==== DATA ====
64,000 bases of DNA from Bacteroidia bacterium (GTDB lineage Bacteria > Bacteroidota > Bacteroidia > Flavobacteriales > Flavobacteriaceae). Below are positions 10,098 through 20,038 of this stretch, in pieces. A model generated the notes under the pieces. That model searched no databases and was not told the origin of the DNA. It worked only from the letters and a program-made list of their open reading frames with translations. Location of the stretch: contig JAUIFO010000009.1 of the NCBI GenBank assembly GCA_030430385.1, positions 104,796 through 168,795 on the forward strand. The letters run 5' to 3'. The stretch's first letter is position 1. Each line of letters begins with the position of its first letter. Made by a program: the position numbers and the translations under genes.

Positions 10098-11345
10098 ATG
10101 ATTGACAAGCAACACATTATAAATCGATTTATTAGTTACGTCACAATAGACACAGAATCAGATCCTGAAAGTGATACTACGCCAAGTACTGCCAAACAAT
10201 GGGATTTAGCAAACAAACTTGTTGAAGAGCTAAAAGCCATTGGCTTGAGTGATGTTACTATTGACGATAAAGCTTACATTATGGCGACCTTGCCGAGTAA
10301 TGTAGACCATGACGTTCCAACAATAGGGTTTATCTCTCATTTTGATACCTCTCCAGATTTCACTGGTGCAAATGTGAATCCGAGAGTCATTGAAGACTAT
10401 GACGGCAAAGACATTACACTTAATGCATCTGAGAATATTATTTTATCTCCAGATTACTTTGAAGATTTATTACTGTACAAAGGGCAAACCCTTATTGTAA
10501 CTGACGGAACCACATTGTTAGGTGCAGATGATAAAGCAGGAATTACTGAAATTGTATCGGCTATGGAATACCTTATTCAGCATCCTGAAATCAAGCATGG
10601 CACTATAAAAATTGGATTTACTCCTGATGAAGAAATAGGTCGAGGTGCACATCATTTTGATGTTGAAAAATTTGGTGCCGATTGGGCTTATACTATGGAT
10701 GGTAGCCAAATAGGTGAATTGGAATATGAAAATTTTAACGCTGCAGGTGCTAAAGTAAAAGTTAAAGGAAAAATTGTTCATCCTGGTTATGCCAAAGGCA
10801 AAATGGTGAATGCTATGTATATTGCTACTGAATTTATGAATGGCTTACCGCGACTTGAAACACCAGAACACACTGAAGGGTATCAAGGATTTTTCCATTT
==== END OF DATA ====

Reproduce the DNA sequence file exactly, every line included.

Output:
64,000 bases of DNA from Bacteroidia bacterium (GTDB lineage Bacteria > Bacteroidota > Bacteroidia > Flavobacteriales > Flavobacteriaceae). Below are positions 10,098 through 20,038 of this stretch, in pieces. A model generated the notes under the pieces. That model searched no databases and was not told the origin of the DNA. It worked only from the letters and a program-made list of their open reading frames with translations. Location of the stretch: contig JAUIFO010000009.1 of the NCBI GenBank assembly GCA_030430385.1, positions 104,796 through 168,795 on the forward strand. The letters run 5' to 3'. The stretch's first letter is position 1. Each line of letters begins with the position of its first letter. Made by a program: the position numbers and the translations under genes.

Positions 10098-11345
10098 ATG
10101 ATTGACAAGCAACACATTATAAATCGATTTATTAGTTACGTCACAATAGACACAGAATCAGATCCTGAAAGTGATACTACGCCAAGTACTGCCAAACAAT
10201 GGGATTTAGCAAACAAACTTGTTGAAGAGCTAAAAGCCATTGGCTTGAGTGATGTTACTATTGACGATAAAGCTTACATTATGGCGACCTTGCCGAGTAA
10301 TGTAGACCATGACGTTCCAACAATAGGGTTTATCTCTCATTTTGATACCTCTCCAGATTTCACTGGTGCAAATGTGAATCCGAGAGTCATTGAAGACTAT
10401 GACGGCAAAGACATTACACTTAATGCATCTGAGAATATTATTTTATCTCCAGATTACTTTGAAGATTTATTACTGTACAAAGGGCAAACCCTTATTGTAA
10501 CTGACGGAACCACATTGTTAGGTGCAGATGATAAAGCAGGAATTACTGAAATTGTATCGGCTATGGAATACCTTATTCAGCATCCTGAAATCAAGCATGG
10601 CACTATAAAAATTGGATTTACTCCTGATGAAGAAATAGGTCGAGGTGCACATCATTTTGATGTTGAAAAATTTGGTGCCGATTGGGCTTATACTATGGAT
10701 GGTAGCCAAATAGGTGAATTGGAATATGAAAATTTTAACGCTGCAGGTGCTAAAGTAAAAGTTAAAGGAAAAATTGTTCATCCTGGTTATGCCAAAGGCA
10801 AAATGGTGAATGCTATGTATATTGCTACTGAATTTATGAATGGCTTACCGCGACTTGAAACACCAGAACACACTGAAGGGTATCAAGGATTTTTCCATTT